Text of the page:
Saturday's crash was the fourth deadliest since the start of the war. The worst crash occurred Jan 26, 2005, when a Marine transport helicopter crashed during a sandstorm in Iraq's western desert. Thirty Marines and one sailor were killed — the largest number of American service members to die in a single incident in Iraq. On the same day, six other U.S. forces died in combat for a total of 37 deaths, the largest one-day casualty toll of the war.

The second highest daily toll was on March 23, when 28 service members were killed as American forces were pushing toward Baghdad on the third day of the invasion.

Also Saturday, the military announced the deaths of one other U.S. soldier and a Marine. The soldier died Friday in Ninevah province in the north of the country. The Marine was killed Friday in Anbar province, the insurgent stronghold west of the capital.

82nd Airborne brigade arrives
A brigade of the U.S. 82nd Airborne Division, part of American buildup, has arrived in Baghdad and will be ready to join the fresh drive to quell sectarian violence in the capital by the first of the month, the American military announced on Sunday.

The 2nd Brigade of the 82nd Airborne consists of about 3,200 soldiers who will "assist Iraqi Security Forces to clear, control and retain key areas of the capital city in order to reduce violence and to set the conditions for a transition to full Iraqi control of security in the city," the military said in a statement.

In south Baghdad, U.S. helicopters dropped elite Iraqi police commandos into the dangerous Dora neighborhood in a raid on the Omar Brigade, an al-Qaida-linked Sunni militant group, Interior Ministry spokesman Abdul-Karim Khalaf said.

Khalaf said 15 insurgents were killed and five captured in an intense battle at two abandoned houses taken over by Sunni gunmen, who he blamed for a series of kidnappings and killings in a bid to cleanse the once-mixed Dora neighborhood of Shiite residents.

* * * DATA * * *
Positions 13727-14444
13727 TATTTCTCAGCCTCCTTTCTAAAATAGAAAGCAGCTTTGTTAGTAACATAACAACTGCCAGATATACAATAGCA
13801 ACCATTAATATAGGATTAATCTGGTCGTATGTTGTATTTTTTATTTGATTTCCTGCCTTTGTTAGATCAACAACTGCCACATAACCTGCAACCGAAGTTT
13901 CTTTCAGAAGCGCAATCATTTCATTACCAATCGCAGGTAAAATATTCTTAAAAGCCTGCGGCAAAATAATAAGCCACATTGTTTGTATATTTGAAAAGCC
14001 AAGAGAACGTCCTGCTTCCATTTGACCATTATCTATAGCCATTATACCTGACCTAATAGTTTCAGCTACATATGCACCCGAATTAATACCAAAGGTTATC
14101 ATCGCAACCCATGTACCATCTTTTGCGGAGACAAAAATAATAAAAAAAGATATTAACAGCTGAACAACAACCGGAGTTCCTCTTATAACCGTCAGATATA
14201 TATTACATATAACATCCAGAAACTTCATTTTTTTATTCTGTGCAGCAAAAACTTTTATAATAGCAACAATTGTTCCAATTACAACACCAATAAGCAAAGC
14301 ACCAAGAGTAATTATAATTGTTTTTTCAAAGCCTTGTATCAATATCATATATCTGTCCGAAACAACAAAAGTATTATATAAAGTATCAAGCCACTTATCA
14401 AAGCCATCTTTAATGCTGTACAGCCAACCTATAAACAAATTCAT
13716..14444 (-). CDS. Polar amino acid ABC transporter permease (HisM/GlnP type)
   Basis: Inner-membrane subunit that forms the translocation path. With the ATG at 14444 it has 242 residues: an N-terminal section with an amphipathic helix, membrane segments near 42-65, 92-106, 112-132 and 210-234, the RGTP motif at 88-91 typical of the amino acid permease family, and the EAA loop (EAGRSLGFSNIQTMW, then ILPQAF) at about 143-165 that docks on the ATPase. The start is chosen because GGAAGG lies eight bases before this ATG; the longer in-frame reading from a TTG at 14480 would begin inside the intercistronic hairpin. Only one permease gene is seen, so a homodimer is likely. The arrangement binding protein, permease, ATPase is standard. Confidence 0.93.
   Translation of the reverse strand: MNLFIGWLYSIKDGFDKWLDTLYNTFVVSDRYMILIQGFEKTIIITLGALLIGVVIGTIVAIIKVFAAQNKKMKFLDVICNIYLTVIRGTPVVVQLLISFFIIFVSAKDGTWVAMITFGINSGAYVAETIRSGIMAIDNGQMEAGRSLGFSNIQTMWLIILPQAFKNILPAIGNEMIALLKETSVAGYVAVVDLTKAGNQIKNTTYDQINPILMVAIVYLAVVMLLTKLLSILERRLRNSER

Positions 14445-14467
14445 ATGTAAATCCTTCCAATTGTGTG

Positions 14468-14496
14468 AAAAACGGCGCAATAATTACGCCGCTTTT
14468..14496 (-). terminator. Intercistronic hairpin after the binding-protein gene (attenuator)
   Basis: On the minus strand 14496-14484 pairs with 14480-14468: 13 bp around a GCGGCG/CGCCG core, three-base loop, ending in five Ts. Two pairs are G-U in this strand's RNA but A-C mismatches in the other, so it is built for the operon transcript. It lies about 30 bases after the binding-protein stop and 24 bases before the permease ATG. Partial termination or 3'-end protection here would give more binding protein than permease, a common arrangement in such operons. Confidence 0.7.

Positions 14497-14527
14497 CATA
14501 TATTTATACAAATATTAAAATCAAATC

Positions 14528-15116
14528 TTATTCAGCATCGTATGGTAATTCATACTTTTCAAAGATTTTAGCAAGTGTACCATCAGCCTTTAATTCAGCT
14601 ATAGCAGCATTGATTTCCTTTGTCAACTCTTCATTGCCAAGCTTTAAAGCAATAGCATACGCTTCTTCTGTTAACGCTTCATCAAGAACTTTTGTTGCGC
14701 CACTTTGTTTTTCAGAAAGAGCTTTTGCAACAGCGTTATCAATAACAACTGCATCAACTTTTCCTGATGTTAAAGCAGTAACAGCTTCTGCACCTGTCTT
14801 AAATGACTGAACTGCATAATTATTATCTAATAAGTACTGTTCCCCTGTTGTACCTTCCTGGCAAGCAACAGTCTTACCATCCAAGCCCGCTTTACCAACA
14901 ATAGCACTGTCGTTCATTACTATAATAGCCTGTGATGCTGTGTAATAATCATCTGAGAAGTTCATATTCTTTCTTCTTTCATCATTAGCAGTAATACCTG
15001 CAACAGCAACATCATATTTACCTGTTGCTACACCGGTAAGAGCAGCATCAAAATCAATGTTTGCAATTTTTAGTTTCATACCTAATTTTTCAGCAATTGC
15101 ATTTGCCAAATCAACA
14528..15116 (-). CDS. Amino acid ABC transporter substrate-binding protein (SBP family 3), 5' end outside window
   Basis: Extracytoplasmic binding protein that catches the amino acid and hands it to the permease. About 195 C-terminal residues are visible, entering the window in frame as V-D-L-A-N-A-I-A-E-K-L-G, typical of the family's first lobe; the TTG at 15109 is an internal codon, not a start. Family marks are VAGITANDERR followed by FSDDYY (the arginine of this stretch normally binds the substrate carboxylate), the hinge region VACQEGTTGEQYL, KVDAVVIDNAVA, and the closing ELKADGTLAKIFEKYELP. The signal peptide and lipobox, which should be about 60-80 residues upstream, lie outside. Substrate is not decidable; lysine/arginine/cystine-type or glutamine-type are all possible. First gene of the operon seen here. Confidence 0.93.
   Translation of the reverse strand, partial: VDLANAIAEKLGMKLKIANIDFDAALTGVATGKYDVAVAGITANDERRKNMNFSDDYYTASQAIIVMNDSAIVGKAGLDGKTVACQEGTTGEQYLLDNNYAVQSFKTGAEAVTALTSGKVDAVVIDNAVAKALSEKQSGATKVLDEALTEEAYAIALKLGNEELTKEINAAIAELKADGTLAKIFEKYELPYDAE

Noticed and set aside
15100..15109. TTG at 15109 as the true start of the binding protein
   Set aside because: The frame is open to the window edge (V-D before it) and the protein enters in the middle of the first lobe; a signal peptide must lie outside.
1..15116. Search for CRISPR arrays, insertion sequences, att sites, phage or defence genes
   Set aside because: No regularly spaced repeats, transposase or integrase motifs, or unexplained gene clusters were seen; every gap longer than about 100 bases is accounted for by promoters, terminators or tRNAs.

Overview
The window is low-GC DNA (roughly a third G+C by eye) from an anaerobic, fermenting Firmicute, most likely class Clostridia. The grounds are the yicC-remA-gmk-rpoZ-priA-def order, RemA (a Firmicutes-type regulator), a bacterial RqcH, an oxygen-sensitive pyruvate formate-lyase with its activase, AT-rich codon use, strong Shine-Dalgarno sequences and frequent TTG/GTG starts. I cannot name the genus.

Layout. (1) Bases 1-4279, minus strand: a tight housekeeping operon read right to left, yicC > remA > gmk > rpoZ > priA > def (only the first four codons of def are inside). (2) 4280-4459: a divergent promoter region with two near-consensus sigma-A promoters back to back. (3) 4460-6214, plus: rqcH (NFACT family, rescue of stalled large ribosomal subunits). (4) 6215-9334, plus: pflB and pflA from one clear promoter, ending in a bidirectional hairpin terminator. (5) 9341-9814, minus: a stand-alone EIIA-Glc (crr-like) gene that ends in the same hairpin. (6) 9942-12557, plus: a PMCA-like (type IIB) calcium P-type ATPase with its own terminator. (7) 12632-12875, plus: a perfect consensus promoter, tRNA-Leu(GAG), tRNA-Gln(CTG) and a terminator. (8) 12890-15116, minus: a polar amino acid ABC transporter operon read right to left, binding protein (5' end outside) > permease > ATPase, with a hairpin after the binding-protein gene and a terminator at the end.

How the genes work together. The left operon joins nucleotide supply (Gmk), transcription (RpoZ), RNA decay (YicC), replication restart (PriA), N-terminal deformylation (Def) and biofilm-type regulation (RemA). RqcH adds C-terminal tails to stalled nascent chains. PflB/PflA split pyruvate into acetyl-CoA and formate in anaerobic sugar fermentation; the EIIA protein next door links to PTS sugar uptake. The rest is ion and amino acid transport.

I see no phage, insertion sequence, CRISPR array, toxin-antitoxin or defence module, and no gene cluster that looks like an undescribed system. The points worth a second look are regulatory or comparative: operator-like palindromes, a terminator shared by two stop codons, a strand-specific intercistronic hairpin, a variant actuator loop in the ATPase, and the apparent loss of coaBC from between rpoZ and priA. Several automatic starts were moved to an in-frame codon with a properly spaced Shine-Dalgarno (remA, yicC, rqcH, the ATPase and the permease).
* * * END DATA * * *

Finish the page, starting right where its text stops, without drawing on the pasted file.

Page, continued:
"We were provided with helicopter support by our friends in the multinational forces and we did not suffer any casualties," Khalaf said. U.S. aircraft gave covering fire, but the military did not respond to a request for comment on the raid.

Mahdi Army behind attack?
In the Karbala attack, the military did not name the militia, but radical Shiite cleric Muqtada al-Sadr has a headquarters in city. Members of his Mahdi Army have been hit repeatedly in recent weeks in a series of operations in which key militia commanders have been captured or killed by U.S. and Iraqi troops.

Al-Sadr's followers voiced increasing outrage over Friday's capture of a senior aide to the radical cleric in a raid in eastern Baghdad.

Nassar al-Rubaie, the head of al-Sadr's bloc in parliament, accused U.S. forces of trying to provoke the Sadrists into violence in response to building security operation.

"We condemn strongly the arrest of Sheik Abdul-Hadi al-Darraji. He is moderate and well-known as a media personality and always available in negotiations," al-Rubaie said. "He is a peaceful man and what was mentioned in the American release is lies and justification for the aggression against al-Sadr's movement."

U.S. and Iraqi forces targeted a mosque complex before dawn and detained al-Darraji. Al-Sadr's office said al-Darraji was media director for the cleric's political movement and demanded his immediate release.

The U.S. military, in a statement that did not name al-Darraji, said special Iraqi army forces operating with U.S. advisers had "captured a high-level, illegal armed group leader" in Baghdad's Baladiyat neighborhood, next to the Mahdi Army stronghold of Sadr City. It said two other suspects were detained for further questioning.

U.S., Iraqi forces search hospital
Elsewhere in Baghdad, Iraqi police and hospital officials said a joint U.S.-Iraqi force searched a hospital in the volatile Sunni-dominated western neighborhood of Yarmouk.

The Americans confiscated weapons and ID cards from the police and guards at the hospital after a confrontation in which a guard demanded the soldiers deposit their weapons at the door.

"We resolved the matter within minutes and the Americans gave the Iraqi policemen their weapons and IDs cards back and now everything is OK," said Khalaf, the Interior Ministry spokesman.

Dr. Haqi Ismail, the hospital manager, said the raid occurred at 4:30 a.m.

"They were looking for someone, they searched all the rooms and the emergency unit," he said.

Also Saturday, police reported at least 16 Iraqis were killed in the sectarian conflict nationwide on Friday and said 29 bodies, most of them showing signs of torture, were found dumped in Baghdad. In Mosul, Iraqi's third-largest city, police said they found three corpses, also torture victims.